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Upfronts: ABC Adds Five Freshman for the Fall While Readying 'American Idol' for a Midseason Splash
May 16, 2017  | By Ed Bark
 

Third out of the box with its new season plans, struggling ABC has five newbies for this fall and a rebooted American Idol on its bench awaiting big decisions on who will host (likely Ryan Seacrest) and who will judge (who knows?).

The Disney-owned network drooped in the 2016-17 prime-time ratings, running third in total viewers and fourth among advertiser-prized 18-to-49-year-olds. ABC’s publicity materials tout a second-place tie in the 18-to-49 demographic if sports programming is excluded. But the network, in turn, isn’t subtracting its annual high-rated Oscar-cast from this alternative facts equation.

Autumn’s quintet of freshmen series includes another new hour from ubiquitous Marvel -- Marvel’s Inhumans -- and Kyra Sedgwick’s return to weekly TV as the star of Ten Days in the Valley.

ABC’s cancellation corral is far more crowded. The latest reluctant inhabitants are Last Man Standing, Dr. Ken, Notorious, The Catch, Imaginary Mary, American Crime, The Real O’Neals, Secrets and Lies, Conviction, The Match Game and Time After Time.

(UPDATE: ABC announced later Tuesday that Scandal will be dropped after its seventh and final season in 2017-2018. And, later still, network entertainment president Channing Dungy told ad buyers at ABC's Upfront presentation that Katy Perry will be Idol's "anchor judge."

Continuing in this vein, Dungy also brought on the original cast of Roseanne late Tuesday afternoon after telling ad buyers the show will return with all of them and with all new episodes sometime in 2018. She then announced a midseason Grey's Anatomy spinoff. None of this news was included in the network's mid-morning release of its new season plans.)

Downward Dog, announced last May as a midseason replacement series, will get a belated premiere on Wednesday, May 17. And Still Star-Crossed is set for a May 29 launch. Both series could be added to ABC’s list of returnees if the ratings measure up.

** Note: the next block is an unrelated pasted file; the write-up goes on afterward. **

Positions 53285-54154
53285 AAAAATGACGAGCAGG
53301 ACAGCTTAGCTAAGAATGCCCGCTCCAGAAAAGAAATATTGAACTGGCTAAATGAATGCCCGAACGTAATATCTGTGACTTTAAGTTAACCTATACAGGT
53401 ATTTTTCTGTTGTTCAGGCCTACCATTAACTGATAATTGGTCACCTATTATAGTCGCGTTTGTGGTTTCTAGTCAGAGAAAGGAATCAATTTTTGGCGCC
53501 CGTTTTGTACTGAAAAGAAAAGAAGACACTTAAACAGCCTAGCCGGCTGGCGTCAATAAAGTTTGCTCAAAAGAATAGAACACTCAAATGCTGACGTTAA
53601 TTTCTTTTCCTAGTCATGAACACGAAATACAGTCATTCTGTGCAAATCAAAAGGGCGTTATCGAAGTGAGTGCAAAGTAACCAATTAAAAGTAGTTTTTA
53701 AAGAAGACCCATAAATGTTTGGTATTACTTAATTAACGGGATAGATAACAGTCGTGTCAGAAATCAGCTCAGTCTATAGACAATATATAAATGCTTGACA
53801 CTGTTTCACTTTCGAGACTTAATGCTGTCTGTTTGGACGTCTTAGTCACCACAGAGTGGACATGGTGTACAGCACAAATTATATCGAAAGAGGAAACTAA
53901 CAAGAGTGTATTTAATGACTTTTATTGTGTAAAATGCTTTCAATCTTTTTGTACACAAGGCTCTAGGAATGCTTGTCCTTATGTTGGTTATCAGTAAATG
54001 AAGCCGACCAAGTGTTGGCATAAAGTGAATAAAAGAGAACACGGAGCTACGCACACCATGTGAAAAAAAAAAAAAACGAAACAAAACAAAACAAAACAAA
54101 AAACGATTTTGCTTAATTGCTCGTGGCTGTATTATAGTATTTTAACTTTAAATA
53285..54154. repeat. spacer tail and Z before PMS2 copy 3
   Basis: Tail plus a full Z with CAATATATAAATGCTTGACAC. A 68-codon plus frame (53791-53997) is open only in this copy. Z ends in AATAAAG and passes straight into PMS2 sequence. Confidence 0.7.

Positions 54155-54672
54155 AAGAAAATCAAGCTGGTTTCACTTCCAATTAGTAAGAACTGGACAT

The fall lineup also has a trio of notable night shifts, with Shark Tank moving from its longtime Friday perch to Sundays, Once Upon A Time segueing from Sundays to Fridays and black-ish going from Wednesdays to Tuesdays.

Here are ABC’s five new fall series:

The Good Doctor (drama) -- A young sawbones with autism and “savant syndrome” segues from a “quiet country life” to a prestigious, big-city hospital’s surgical unit. Freddie Highmore (Bates Motel) stars as Dr. Shaun Murphy. Daniel Dae Kim, still with CBS’ Hawaii Five-0, does double-duty by going off-camera as one of this series’ co-executive producers.


The Gospel of Kevin (drama) -- Former Parenthood co-star Jason Ritter is the “cluelessly self-serving” Kevin Finn until a celestial being named Yvette appears and suggests that he save the world. Presto, Kevin’s now a dedicated do-gooder.


Marvel’s Inhumans (drama) -- Not sure how many more Marvel series and movies the universe can withstand. But here’s another one, this time built around the “epic adventures” of Black Bolt, King of the Inhumans. Anson Mount (Hell on Wheels) stars. ABC says the first two episodes will be shown globally in IMAX theaters for two weeks before the entire series downshifts to television screens “with additional content that can only be seen on ABC."


Ten Days In the Valley (drama) -- The aforementioned Sedgwick, who previously starred in TNT’s long-running The Closer, is front and center as “overworked television producer” Jane Sadler. She becomes overwrought as well when her young daughter goes missing. And “just like her controversial police TV show, everything is a mystery, everyone has a secret and no one can be trusted.” Malcolm-Jamal Warner is also in the cast.